New Developments, Hope In Charlie Gard Case

The parents of sick baby Charlie Gard are headed back to High Court on Monday following "new information" into the baby's condition provided by researchers from the Vatican's children's hospital, reports Sky News.

Such "new information" comes on the heels of baby Charlie and his parents, Chris Gard and Connie Yates, receiving public support from Pope Francis and an offer from the Vatican's children's hospital to take in baby Charlie.

The Pope stated that Charlie's parents' "desire to accompany and care for their own child to the end will be respected" and issued a tweet about preserving all life.

To defend human life, above all when it is wounded by illness, is a duty of love that God entrusts to all.

— Pope Francis (@Pontifex) June 30, 2017

President Donald Trump also added pressure on the U.K. to support the parents' will when he tweeted out America's support for the family.

If we can help little #CharlieGard, as per our friends in the U.K. and the Pope, we would be delighted to do so.

— Donald J. Trump (@realDonaldTrump) July 3, 2017

The 11-month-old suffers from a rare mitochondrial disease for which there is no treatment in the U.K. The boy's parents subsequently raised over $1.6 million for experimental treatment in the United States in an attempt to save their child's life.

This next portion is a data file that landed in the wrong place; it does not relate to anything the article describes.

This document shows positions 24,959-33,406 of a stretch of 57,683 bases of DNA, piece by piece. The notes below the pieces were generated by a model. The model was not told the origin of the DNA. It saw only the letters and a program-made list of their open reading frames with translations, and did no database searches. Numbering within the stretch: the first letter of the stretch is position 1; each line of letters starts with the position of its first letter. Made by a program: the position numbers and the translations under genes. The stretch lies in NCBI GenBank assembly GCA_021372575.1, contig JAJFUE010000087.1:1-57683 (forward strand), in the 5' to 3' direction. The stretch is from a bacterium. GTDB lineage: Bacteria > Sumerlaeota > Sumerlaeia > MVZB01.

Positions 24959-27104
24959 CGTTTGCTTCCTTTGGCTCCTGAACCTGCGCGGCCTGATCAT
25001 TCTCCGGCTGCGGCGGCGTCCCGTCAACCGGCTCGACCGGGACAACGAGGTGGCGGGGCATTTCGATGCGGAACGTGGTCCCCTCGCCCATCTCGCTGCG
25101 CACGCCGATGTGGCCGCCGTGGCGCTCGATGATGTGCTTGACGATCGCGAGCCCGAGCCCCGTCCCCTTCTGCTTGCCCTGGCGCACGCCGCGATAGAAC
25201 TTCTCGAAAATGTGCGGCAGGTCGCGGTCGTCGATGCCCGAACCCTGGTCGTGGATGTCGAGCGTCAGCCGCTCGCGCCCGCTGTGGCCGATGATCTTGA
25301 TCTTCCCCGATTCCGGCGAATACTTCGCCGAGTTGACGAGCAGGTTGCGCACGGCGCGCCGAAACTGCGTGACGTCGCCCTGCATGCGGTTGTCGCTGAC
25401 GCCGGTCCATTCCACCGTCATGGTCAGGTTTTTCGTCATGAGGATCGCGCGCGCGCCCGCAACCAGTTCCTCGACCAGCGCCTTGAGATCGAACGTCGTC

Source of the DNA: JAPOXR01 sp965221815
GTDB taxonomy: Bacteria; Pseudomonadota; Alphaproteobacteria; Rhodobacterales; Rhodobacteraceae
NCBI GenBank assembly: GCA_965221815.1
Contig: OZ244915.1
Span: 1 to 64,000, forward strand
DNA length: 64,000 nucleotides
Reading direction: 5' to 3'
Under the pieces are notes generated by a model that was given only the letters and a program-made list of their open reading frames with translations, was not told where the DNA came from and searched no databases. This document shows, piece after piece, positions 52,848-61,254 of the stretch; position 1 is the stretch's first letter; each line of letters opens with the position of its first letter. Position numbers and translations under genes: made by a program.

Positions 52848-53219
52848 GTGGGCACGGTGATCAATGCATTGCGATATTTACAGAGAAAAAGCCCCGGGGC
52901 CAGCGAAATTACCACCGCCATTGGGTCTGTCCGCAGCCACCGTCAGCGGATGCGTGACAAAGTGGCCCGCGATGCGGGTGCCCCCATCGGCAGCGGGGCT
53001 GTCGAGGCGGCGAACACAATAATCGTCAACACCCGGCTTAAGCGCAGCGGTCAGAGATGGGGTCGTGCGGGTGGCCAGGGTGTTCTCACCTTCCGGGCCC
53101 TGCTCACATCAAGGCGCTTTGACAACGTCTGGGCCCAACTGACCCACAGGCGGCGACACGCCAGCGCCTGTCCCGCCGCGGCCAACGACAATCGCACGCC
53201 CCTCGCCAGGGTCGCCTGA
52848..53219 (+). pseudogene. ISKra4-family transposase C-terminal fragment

But Great Ormond Street Hospital for Children, where Charlie is being treated, said the parents could not take their son for the treatment; instead, the baby must stay put in their hospital and be removed from life support so he can "die with dignity." The High Court, Court of Appeal, Supreme Court and the European Court of Human Rights all sided with the doctors, effectively stripping Gard and Yates of their parental rights.

The parents protested outside of their son's hospital on Sunday, speaking to a crowd of supporters and presenting a petition boasting 350,000 signatures which calls on doctors to allow them the freedom to bring their own child to the U.S.

"He's our son, he's our flesh and blood. We feel that it should be our right as parents to decide to give him a chance at life," said Yates.

"There's nothing to lose, he deserves this chance," she added.

According to Charlie's parents, the experimental treatment has "up to 10% chance of working" with "no known major side effects." Gard and Yates also argue that their son, contrary to what his doctors say, has no "catastrophic brain damage."

"He should have had this chance a long time ago now," said Gard.

Baby Charlie was scheduled to have his life support removed last Friday, but the baby's death was postponed after Gard and Yates made a gut-wrenching video pleading for more time with their son.

 
 
 

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